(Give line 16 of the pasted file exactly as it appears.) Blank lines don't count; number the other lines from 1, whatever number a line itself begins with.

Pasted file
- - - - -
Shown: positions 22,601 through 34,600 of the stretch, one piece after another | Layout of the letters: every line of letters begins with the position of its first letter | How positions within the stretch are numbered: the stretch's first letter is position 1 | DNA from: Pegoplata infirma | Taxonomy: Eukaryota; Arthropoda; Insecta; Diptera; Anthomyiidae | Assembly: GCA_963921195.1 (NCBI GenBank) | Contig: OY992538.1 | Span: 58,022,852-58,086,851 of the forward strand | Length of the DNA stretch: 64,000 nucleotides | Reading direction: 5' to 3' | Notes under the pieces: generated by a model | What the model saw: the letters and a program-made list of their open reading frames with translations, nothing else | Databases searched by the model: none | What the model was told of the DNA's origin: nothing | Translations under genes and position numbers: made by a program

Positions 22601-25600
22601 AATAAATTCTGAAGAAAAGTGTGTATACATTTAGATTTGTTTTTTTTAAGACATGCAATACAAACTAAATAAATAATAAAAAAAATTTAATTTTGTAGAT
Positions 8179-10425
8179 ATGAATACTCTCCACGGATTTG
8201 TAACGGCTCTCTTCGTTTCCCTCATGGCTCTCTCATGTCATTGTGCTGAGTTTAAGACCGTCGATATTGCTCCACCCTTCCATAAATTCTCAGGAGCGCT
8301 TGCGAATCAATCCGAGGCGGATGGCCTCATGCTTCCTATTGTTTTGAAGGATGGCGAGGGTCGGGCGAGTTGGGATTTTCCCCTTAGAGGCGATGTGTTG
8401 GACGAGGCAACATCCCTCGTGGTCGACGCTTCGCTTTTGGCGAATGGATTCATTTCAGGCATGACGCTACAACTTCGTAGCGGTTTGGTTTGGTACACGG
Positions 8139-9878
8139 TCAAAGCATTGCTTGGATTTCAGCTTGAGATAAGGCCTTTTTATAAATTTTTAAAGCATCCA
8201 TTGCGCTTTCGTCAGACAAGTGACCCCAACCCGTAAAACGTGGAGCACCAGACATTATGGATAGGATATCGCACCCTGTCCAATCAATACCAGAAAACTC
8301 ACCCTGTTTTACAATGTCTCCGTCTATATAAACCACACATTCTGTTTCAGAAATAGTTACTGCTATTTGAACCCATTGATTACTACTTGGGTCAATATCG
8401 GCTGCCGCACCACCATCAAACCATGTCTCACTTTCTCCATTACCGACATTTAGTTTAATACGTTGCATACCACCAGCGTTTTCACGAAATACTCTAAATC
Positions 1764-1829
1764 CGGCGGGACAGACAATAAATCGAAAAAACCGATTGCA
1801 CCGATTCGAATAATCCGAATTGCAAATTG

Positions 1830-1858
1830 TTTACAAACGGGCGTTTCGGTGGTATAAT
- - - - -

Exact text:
1801 CCGATTCGAATAATCCGAATTGCAAATTG